This picture is of the General Assembly Building with the roof removed to show you how the angled wall is created: the Light Bluish Gray 1X1 bricks have a stud on their sides, and they are alternated with the White Erling (headlight) bricks. By then increasing the quantity of plates/tile stuck to their sides, the wall edge increases in steps of half a plate. This is a very simple technique to many of us, but may well be revelatory to many building this set. The steps present this technique very clearly, and are one example of the extremely well thought-through instructions for this set. Being a curved building in reality, the General Assembly Building is the hardest in this complex to represent in LEGO pieces, but they've done as well as can be expected.


Here you see the finished effect of that wall (in the domed building on the right), and the same staggering technique is used in the building at left. That's the Conference Building and it's a fantastic, realistic and detailed work of microscale - my favourite section in this model. As I built, it actually seemed more complex than necessary, but the reason behind every strange little bit of jigsaw-like construction made sense in the end. The detailing is superb - such as the series of little windows you see in the picture below (just above centre), created with grille tiles with 1X3 tiles on top. It's a lovely touch, given that a lesser-known architectural detail like that would normally get jettisoned in a microscale design.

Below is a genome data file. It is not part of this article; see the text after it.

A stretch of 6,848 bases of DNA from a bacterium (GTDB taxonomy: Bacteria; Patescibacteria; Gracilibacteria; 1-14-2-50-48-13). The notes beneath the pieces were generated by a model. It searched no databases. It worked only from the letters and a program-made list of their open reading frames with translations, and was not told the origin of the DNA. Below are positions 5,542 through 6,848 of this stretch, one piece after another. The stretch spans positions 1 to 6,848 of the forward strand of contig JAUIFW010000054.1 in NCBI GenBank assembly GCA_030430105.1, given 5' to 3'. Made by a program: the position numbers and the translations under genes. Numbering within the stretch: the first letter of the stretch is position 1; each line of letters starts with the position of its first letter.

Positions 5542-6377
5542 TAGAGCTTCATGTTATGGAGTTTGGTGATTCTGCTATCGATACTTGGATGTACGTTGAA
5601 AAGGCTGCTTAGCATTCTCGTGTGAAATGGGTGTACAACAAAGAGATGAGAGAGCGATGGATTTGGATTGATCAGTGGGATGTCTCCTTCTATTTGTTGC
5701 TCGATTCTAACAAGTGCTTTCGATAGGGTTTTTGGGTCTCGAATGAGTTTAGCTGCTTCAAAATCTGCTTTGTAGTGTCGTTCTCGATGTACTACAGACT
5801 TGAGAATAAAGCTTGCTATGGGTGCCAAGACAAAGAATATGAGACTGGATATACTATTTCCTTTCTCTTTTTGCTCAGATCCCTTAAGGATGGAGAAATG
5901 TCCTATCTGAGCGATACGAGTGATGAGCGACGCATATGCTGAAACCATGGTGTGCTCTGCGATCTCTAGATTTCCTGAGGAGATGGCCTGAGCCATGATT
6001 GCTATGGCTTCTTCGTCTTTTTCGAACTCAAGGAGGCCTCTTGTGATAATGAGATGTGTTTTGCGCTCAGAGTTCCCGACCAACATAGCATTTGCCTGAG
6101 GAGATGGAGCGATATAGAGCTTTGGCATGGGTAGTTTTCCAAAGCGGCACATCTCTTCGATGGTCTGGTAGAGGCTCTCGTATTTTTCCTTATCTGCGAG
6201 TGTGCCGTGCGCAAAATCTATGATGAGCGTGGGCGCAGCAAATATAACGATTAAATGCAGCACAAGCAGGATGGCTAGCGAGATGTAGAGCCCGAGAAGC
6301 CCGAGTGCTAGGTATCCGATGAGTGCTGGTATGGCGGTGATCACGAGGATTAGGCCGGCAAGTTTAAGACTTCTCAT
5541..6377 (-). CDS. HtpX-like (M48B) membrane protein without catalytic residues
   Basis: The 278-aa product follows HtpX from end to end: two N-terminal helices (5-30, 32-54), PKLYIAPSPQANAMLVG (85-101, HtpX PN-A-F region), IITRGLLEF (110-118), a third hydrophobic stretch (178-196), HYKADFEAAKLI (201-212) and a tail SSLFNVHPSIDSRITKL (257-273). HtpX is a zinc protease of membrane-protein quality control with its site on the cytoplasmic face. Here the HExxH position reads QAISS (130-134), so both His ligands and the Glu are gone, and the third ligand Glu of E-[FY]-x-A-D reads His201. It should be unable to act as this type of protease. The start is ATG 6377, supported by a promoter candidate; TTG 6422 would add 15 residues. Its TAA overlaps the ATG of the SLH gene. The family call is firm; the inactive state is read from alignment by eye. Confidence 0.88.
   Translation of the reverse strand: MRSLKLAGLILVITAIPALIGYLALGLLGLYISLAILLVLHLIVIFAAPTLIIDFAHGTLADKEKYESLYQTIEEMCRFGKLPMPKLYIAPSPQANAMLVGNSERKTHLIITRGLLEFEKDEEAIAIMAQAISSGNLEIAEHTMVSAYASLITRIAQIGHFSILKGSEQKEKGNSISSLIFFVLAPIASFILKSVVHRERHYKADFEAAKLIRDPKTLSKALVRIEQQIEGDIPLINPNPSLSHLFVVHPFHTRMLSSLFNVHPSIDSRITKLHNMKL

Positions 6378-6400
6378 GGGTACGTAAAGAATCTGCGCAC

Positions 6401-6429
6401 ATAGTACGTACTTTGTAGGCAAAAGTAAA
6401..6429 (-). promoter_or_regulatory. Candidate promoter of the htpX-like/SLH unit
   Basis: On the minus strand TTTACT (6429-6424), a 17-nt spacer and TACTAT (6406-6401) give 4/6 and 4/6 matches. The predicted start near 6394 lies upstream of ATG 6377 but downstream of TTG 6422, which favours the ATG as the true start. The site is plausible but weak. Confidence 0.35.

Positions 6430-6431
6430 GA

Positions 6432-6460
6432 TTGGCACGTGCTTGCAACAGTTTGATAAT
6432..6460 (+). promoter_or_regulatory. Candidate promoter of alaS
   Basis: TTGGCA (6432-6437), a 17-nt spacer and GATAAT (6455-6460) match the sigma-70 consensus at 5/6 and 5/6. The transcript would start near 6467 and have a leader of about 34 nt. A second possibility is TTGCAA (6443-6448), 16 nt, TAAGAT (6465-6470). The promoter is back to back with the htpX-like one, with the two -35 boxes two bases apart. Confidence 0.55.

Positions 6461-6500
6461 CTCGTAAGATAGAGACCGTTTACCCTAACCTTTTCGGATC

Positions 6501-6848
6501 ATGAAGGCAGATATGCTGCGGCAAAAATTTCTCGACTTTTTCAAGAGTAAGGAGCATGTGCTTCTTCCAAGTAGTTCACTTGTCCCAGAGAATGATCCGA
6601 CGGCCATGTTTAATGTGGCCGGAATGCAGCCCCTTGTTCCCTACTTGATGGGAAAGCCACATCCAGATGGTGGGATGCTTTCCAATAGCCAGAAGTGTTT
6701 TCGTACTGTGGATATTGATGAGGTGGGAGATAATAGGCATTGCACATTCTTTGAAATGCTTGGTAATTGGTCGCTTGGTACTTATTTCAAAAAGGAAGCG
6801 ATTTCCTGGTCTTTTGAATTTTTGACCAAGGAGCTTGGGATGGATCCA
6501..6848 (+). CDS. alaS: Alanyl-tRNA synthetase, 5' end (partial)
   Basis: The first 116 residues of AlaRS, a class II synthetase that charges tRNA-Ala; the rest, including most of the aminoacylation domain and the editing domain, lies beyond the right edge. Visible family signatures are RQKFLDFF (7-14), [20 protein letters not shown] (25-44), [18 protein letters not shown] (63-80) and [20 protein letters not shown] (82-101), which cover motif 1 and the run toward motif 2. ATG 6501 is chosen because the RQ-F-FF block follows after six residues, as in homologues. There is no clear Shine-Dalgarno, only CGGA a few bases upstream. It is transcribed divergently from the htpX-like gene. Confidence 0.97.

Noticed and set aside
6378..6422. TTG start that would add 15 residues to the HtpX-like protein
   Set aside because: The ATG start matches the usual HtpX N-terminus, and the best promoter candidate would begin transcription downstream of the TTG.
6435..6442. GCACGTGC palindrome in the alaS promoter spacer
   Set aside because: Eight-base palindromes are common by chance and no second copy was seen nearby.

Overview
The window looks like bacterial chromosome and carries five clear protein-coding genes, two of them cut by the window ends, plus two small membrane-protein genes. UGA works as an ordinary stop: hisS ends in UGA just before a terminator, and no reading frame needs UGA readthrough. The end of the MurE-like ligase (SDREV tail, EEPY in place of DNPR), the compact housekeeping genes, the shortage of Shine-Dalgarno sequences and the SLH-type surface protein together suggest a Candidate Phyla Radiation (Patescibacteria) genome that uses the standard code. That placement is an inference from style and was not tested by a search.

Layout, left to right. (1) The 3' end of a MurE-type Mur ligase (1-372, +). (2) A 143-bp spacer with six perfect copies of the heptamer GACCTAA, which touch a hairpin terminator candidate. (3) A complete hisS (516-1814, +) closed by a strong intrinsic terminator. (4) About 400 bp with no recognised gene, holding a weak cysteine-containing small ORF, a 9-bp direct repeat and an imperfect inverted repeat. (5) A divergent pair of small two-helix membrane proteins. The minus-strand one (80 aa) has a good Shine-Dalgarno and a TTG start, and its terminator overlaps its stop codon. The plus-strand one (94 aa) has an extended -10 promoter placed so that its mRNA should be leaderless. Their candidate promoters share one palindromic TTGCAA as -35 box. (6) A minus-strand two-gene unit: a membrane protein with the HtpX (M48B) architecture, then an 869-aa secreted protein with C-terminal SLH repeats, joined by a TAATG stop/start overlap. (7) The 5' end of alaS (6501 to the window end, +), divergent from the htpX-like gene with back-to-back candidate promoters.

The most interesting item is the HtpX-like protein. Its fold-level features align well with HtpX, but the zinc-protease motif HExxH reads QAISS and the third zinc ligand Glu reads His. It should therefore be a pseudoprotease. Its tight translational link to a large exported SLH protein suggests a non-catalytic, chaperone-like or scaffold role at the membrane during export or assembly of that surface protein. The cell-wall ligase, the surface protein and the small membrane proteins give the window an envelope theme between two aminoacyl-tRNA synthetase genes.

This building is the Dag Hammarskjöld Library and although simpler, it's not without interest. Again SNOT with tiles forms the end walls, to create the framed window effect, and 1X2 tiles rest atop single studs to form the upper storey. That's an effect you'd be unlikely to see in a regular LEGO model, since it is a weak connection and there's nothing underneath a 1X2 tile to specify the centre position. (Actually - looking again at my pic, I've failed to centre them perfectly, haven't I!)